Huge capital outlays for global liquefied natural gas (LNG) projects, deepwater wells and North America’s onshore have waylaid Chevron Corp.’s production growth, but that will begin to change later this year on some major ramp-ups, CEO John Watson said Friday.
Watson was joined by CFO Pat Yarrington on a conference call with analysts to discuss 4Q2013 and year-end performance. A lot of Chevron’s global endeavors now in the queue are taking beaucoup cash, with little output or profits to show for it.
The oil major earned $4.9 billion ($2.57/share) in 4Q2013, well below year-ago profits of $7.2 billion ($3.70). For the year Chevron’s earnings fell to $21.4 billion ($11.09/share) from 2012’s $26.2 billion ($13.32). Sales and other operating revenues in the final period were down at $54 billion, compared with $56 billion in the year-ago period.
Analysts questioned Chevron’s business strategy and whether it’s just too big to operate more efficiently, as ConocoPhillips has since selling its refining arm. Upstream quarterly earnings fell to $4.85 billion from $6.86 billion, while the downstream profits plunged to $390 million from $925 million.
Patience, said Watson.
“Global crude oil prices and refining margins were generally lower in 2013 than 2012. These conditions, as well as lower gains on asset sales and higher expenses, resulted in lower earnings.”
But, “we continue to have an advantaged portfolio, and we have maintained our industry-leading position in upstream earnings per barrel for the past four years.”
Chevron’s “healthy” cash flow generation last year “allowed us to fund a substantial investment program, add several new resource opportunities and, at the same time, raise shareholder distributions.
“Major capital projects currently under construction are expected to deliver significant production growth and shareholder value in the years ahead.”
A lot of big items in Chevron’s lineup have taken several years to near fruition.
The Big Foot and Jack/St. Malo platforms in the deepwater Gulf of Mexico, big money suckers, still aren’t completed. The Kitimat LNG project proposed for British Columbia hasn’t reached a final investment decision, but preliminary work requires capital outlays. And then there is the plethora of overseas projects, including two LNG export projects in Australia: Wheatstone and Gorgon.
“We made significant progress on our LNG projects in Australia during the past year, with Gorgon almost 75% complete and Wheatstone successfully reaching important construction and LNG marketing milestones,” Watson said. “We expect 2014 will be the peak year for spending on these two projects as we move them closer to first production.”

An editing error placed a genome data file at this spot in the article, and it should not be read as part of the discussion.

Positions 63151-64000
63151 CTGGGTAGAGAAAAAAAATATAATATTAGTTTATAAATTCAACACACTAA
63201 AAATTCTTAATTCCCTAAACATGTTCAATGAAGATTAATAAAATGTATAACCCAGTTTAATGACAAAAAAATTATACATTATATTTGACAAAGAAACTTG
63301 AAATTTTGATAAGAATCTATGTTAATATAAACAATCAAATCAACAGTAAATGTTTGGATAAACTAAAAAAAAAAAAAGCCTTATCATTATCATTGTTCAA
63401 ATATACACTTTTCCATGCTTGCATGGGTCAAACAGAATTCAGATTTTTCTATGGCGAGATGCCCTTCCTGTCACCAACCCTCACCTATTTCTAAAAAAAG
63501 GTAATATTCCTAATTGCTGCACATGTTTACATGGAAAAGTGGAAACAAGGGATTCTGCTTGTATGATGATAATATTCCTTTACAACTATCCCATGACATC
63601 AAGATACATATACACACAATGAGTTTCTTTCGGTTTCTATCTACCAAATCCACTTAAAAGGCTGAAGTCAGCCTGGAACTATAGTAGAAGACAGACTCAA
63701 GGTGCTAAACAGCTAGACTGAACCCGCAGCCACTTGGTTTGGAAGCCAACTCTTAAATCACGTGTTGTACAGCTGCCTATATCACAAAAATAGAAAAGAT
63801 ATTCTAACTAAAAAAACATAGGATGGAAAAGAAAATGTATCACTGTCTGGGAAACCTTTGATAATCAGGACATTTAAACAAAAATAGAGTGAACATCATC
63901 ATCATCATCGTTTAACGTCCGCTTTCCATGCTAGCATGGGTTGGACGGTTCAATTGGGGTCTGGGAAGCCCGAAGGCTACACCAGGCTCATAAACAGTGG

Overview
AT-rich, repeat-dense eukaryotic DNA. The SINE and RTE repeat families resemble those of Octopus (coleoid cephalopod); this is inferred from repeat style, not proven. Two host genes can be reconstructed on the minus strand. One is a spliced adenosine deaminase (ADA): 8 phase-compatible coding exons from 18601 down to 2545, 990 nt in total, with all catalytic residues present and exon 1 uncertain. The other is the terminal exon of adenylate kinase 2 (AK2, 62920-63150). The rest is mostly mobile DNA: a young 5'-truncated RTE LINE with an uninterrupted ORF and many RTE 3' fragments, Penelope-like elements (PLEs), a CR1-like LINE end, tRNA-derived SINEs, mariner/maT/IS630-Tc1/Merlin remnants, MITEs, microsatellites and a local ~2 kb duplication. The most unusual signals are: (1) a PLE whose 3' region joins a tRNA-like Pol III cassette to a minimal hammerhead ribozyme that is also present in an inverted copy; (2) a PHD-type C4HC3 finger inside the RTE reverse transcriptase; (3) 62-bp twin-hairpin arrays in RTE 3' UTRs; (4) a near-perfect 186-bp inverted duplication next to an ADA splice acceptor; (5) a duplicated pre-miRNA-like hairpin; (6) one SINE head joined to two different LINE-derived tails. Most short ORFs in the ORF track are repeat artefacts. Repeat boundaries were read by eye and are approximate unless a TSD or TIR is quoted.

Don’t forget about Chevron’s pursuit of shale and tight-rock opportunities either, said the CEO. The company is a big investor in the Permian Basin, and it’s developing acreage in the Duvernay Shale in Canada.
The Marcellus Shale is the only area of the U.S. onshore where natural gas is the big target, and the only reason that’s happened is because Chevron has a drilling carry, which allows it to reap the benefits of outside investment, Watson said. When Chevron acquired Atlas Energy Inc. in late 2010, which increased its Appalachian holdings, it came with an Atlas joint venture in a portion of the play with India’s Reliance Industries Ltd., which Chevron assumed under the original agreement terms (see Daily GPI, April 30, 2012). The original $1.5 billion drilling carry is down to about $500 million, enough for Chevron to step back and let Reliance pay the tab.
Last year Chevron added about 800 million boe net of proved reserves, close to an 85% replacement rate but far from what is needed to replenish its opportunities. The average reserve replacement over the past three years has been 123%. The largest additions came from the Marcellus, thanks to Reliance, and from the Permian.
Analysts asked Watson why, if the U.S. onshore is expanding Chevron’s reserves, more money and effort isn’t put into it? If an independent held Chevron’s Permian acreage, it would be going full tilt, one analyst suggested.
“I know that’s what the independents tell you,” Watson said with a chuckle. ‘We work very hard to put together sustainable, efficient cash flow. We drilled 460 gross wells [in the Permian] in 2013, more than planned. We have 26 rigs working in the basins, half of them non operated rigs and or own rigs. We are ramping up activity pretty nicely…”
Chevron is attempting to be more efficient with its capital and is focused on making a good return, said the CEO. “We do it at a low-cost fashion, which keeps us in a leading position…We may not go as fast as some of the independents, but I think it’s the right way to move forward.”
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